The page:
13. Really, REALLY……. Do you really think that the ticket prices are being dropped because they fan base is not here….WRONG!!!!!!!!!!! How much are tickets at Ralph Wilson, $55-$95, O.K., those are affordable prices, I have been to see the Patriots play in Ralph Wilson. It was a great time, great people, and we ended up killing the Bills that day, which was a great way to top off the day. On top of all of that you get all the great tailgating that happens in all of the lots, and now they are even talking about opening up the stadium an hour earlier so that you can sit in the stadium and have a couple pints before the game starts. NOW, Let’s compare to the Rogers Center. Cheap seats start at $48, O.K. thats good, but I am sure that there will be ticketmaster charge, tax, plus whatever other charge they decide to tack onto that, so it will probably be around $70, and they top out at $225, with fees that is more then likely going to be up towards the $300 range. Seriously, why would a Torontonian want to pay all the extra money to watch a game up here when we can just go to Buffalo, there is no alcohol at the “tailgate” party which is not even close to being a real tailgate party. Don’t tell me about hotel and gas etc… cause you can get all of that stuff and 3 or 4 decent seats for less then 2 seats at the Rogers center.

  14. It isn’t that the Bills aren’t popular in Toronto/the experiment in itself is a failure/fans in Toronto are apathetic, its that the price point was missed entirely – hence the reduction in the price.

    Legitimate Bills/NFL fans in Toronto who want to watch a game will make the 1.5 hour drive to Ralph Wilson Stadium to watch a) a game of their choosing vs. a team of their choosing, not one dictated to them by the schedule and b) that is much more reasonably priced.

  15. Lets see, a team that hasn’t made the playoffs or been relevent in like 15 years comes to your town once a season to play a game in an ugly, concrete, cavern for an obscene amount of money… hmmm, why isn’t this working??
    Toronto is crawling with NFL freaks, like anywhere else in North America, give them their own team and it will be supported fanatically. Its different, when its your home team, your city. This experiment has failed.

  16. Toronto is the LA of Canada. As the guy posted earlier, “no soul.” But more germane is the fact that the CFL (aka, “the real league”) already has a strong presence, following, history, etc. Figure this out yourself. The NFL wants to go to Canada, Europe and all parts untapped outside the good ol’ USA for a very parochial sport. Ain’t gonna happen breaux. Focus on the homeland, make your teams locally stronger and realize the growth within.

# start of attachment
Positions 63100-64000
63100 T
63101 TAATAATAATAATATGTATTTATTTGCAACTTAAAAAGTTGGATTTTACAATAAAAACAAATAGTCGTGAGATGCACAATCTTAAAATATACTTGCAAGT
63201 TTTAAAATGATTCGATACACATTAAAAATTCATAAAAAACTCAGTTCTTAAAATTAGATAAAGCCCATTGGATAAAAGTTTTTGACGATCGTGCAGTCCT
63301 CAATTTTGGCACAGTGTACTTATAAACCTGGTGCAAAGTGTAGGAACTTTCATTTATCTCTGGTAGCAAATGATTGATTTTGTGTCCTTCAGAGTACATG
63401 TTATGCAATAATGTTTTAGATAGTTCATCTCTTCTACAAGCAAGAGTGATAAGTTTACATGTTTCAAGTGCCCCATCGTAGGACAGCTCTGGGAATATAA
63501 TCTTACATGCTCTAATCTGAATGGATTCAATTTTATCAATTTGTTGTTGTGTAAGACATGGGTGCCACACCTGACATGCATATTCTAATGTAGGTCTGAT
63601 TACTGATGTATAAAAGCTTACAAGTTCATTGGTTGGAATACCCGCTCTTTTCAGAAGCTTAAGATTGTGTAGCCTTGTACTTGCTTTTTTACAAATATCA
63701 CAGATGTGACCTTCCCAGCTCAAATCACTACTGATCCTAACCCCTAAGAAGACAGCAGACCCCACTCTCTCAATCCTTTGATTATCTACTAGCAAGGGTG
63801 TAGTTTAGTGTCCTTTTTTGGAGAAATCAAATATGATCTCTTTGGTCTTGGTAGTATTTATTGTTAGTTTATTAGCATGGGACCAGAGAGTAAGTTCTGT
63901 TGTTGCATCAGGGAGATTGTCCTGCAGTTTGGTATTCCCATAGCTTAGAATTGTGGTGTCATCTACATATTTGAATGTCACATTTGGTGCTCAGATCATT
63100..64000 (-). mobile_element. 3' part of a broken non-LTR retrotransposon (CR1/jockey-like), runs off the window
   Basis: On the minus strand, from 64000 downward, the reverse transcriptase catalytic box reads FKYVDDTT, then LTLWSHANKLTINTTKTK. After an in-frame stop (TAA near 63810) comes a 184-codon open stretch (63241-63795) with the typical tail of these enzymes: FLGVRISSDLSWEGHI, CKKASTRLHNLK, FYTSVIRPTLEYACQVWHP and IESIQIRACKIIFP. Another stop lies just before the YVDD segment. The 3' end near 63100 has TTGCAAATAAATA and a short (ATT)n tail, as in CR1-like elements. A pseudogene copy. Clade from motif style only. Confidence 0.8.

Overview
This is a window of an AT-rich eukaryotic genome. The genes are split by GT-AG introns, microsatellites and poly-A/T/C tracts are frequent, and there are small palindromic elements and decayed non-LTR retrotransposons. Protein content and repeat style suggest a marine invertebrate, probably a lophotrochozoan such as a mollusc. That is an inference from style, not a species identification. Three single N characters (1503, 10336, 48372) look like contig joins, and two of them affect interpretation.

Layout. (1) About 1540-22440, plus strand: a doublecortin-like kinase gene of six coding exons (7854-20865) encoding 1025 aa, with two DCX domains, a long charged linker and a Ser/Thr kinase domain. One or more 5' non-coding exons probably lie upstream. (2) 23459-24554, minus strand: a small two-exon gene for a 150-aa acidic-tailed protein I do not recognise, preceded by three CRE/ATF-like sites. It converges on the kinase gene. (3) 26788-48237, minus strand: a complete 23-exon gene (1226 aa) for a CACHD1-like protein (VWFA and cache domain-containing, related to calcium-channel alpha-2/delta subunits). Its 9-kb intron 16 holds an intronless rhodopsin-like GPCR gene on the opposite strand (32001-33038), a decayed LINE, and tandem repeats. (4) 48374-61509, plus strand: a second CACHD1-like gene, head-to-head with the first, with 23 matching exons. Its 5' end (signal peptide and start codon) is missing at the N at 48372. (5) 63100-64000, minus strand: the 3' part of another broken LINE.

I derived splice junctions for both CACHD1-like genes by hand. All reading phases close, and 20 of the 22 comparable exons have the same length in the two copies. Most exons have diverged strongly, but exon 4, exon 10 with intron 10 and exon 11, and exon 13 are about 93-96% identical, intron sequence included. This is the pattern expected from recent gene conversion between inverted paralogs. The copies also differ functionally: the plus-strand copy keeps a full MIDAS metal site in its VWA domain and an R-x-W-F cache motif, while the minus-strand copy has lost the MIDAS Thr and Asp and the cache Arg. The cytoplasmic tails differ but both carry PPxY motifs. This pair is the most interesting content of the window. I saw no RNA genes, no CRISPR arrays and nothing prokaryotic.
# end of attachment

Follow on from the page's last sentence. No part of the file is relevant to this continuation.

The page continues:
17. Hey guys, it’s Toronto. They haven’t supported any sports team for years. No dedicated fan base and no clue.

  18. Going to the game is supposed to be an experience. In Buffalo they got it right…in Toronto, they’re clueless. I’m from Toronto and I’ll drive down to see them at the Ralph.

    It also didn’t help that Rogers fleeced the fan by making them take the preseason tix to see the regular season game as well.
    Maybe when the Argos get out of the dome they’ll get more fans too.

  19. The ticket prices were set by the Canadian promoters, and everyone agreed at the time of the deal five years ago that they were too high (insert Canadian weed joke here).

    I think that it is a good news for the NFL’s efforts north of the border because now more people can and will go to the games. My prediction is that the Seahawks game will come close to selling out.

    Besides, don’t be fooled by the large numbers, it’s not real money. It’s all, like, different colors and stuff, and two dollars there is like the size of a quarter here.

  20. I live across the street from the Rogers Centre. You can find more jerseys being worn by fans of other NFL teams, than those of the Bills. Toronto is not a “Bills” town because of their proximity, so why would anyone want to spend $200+ on what feels like an exhibition game, that has typically included below average teams??

    Slashing prices to bring them in line with the rest of the leagues average ticket cost was the right thing to do.

    By the way, the Bills Series in Toronto has generated a larger fan base for them, as more people from Southern Ontario are attending Bills home games.

    Move the Bills to Toronto, and you will then get real support…

  21. The original price point of the tickets was ridiculously high: like double what their real home stadium has charged over the past 10 years. When are these morons going to understand that, despite the game’s growing popularity through media outlets, they’re cannibalizing their in-stadium revenue.

    We are now experiencing the breaking-point of the luxury/suite/club-seat trend that has matured over the last 15 years with all of the new stadiums. It’s a joke. 50 yard seat in the middle tier at Cleveland Stadium (no club lounge) $35 in 1994, $65 in 1995 (New stadium, exact same seats but with club lounge) $200 in 1999, $310 in 2011. Now they think they can go into a new market and charge double what they’re already charging b/c it’s a novelty? Are they charging these prices for the pre-season game in Toronto? What are they changing in London?

  22. Bills fans in greater toronto area/southern ontario like going to Buffalo to watch these games, a large reason is the tailgating and the whole experience. Most fans dont want to watch these games at the dome, where there is no tailgating parties and were absolutely gouged with ticket prices from the beginning and is strictly a cash grab. the only bad and playoff-less people will overpay to see here is the leafs. This was big fail, why are they renewing it anyways?